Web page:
There’s something strange going on in Botswana. And the nation’s best minds are in a scramble to solve the mystery. An investigation is underway to find the cause of the deaths of hundreds of elephants. Over 350 elephant carcasses lay scattered across Botswana’s Okavango Delta. The mysterious elephant carcasses have been around for two months. Sadly, nobody has the faintest idea of why the majestic animals are dying.
Botswana and Wildlife
Botswana is the third-largest reserve or home to Africa’s elephant population, which is on a decline. The country has more elephants than any other in all of Africa. The estimate given by the Great Elephant Census (GEC) is 130,451. However, hundreds of them fell victim to poaching and hundreds more to an unknown cause. Botswana’s government states that three laboratories in South Africa, Canada, and Zimbabwe are processing samples from the elephant carcasses in the Okavango Delta to help pinpoint the cause of death.
The Scary Numbers
The Elephants prepared a report Without Borders conservation organization for the government. The EWB took aerial surveys of the affected area, which displayed that elephants of all ages were dying from an unidentified cause. Counting elephants in Botswana is no easy task with how many there are, and members of the EWB spend hundreds of hours flying in a small plane 300 feet above the land, peering out at the plains and counting every elephant in sight. With over 30,000 elephants lost every year to poaching, and nearly 144,000 lost to poaching since 2007, it must have been a heartbreaking sight to count so many elephant carcasses. And what’s saddening is not knowing the cause of their untimely death now.
A representative, Dr. Niall McCann, from National Park Rescue UK, informed the BBC that the Botswana government heard about the strange elephant deaths from local conservationists in early May 2020. This was after a flight over the delta brought it to their attention. In this three-hour-long flight across the delta, they saw over 169 elephant carcasses. A month afterward, investigations uncovered more deaths, bringing the tally to more than 350. This is an unprecedented occurrence about the number of elephant deaths in a single event, barring drought events.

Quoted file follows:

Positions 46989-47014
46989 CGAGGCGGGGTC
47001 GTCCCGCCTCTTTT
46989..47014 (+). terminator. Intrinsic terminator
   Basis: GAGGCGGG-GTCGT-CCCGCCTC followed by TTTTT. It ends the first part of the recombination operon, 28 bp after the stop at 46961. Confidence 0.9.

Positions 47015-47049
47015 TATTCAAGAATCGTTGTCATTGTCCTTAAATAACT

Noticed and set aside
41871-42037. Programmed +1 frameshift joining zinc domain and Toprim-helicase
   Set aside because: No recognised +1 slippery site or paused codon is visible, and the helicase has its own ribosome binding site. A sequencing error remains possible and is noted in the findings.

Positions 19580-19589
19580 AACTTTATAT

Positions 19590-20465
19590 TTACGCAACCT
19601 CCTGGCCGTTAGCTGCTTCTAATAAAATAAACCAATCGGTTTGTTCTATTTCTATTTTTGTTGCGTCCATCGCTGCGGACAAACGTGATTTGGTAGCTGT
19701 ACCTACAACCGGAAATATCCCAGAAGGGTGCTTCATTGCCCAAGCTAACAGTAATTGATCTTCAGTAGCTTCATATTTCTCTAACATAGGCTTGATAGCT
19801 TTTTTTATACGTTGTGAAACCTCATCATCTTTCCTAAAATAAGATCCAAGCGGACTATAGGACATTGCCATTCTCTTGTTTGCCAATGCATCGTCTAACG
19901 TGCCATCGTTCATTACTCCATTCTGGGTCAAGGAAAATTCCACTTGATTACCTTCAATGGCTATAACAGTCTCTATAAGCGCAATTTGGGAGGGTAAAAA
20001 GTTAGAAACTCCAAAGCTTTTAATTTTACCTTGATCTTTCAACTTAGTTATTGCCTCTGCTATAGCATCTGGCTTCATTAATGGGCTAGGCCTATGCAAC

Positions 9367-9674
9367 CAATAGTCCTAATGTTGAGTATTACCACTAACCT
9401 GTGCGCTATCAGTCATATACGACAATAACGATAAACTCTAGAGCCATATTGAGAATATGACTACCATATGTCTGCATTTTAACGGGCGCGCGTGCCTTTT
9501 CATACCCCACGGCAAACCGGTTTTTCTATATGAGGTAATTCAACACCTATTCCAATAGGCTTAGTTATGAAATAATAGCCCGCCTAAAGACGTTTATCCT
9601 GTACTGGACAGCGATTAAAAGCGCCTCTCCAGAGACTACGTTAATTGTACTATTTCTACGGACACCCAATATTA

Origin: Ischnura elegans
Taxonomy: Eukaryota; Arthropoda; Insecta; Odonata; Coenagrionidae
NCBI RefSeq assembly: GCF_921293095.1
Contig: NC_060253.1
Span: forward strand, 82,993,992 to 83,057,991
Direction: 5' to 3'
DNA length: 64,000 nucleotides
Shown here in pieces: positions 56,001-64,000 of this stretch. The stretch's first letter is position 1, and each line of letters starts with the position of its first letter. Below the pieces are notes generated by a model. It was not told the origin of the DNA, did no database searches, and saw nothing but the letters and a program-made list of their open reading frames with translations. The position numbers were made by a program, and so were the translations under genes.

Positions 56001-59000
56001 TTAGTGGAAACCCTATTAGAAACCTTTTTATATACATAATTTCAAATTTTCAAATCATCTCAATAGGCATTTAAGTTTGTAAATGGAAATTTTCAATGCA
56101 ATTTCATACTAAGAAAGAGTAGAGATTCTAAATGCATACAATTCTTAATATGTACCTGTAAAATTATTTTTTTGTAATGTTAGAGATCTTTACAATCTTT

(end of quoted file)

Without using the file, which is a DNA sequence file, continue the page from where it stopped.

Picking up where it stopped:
Why They Are Ruling out Poaching
Authorities are ruling out poaching as the elephants still have their tusks. Other findings point out a cause very different from poaching. Only the elephants are dying, no other animals. And if this is a job of poachers, they would commonly use poisons like anthrax or cyanide. This will only lead to many other animals in the wild dying, too, from the poisoning. Anthrax poisoning killed over 100 elephants in 2019. However, that’s a small number in comparison to the 350 elephant deaths this year.
However, we cannot completely rule out poisoning or disease. It shows that the elephants are dying peculiarly. The reason to say this is because most elephants were found dead in a position that shows they dropped onto their faces. This is an unusual way for a massive animal like an elephant to die. There have been sightings of many elephants walking in circles, indicating there may be an attack on their neurological systems. Without being able to rule out disease as a cause of death, there can be no ruling out the possibility of disease crossing into the human population. This is a concern if the reason lies in either soil or the water sources of the area. Dr. McCann suggests that this is a serious concern as the current COVID-19 pandemic, had it’s roots in the animals too, before crossing into the human population and affecting the whole world.
The deaths of hundreds of elephants in Botswana is a conservation disaster. Besides that, it could also be a potential public health risk as the underlying cause is not certain yet. Therefore there are many concerns, and identifying the cause of deaths is critical.
For an animal population that sought out Botswana as their refuge, this truly is a deeply saddening event. Botswana’s beauty lies in seeing elephants everywhere, under the tres, at the watering hole, and by the riverside. But poaching and this mystery cause of death have stolen too many elephant lives in recent years, and conservationists fear the worst for this majestic animal’s future.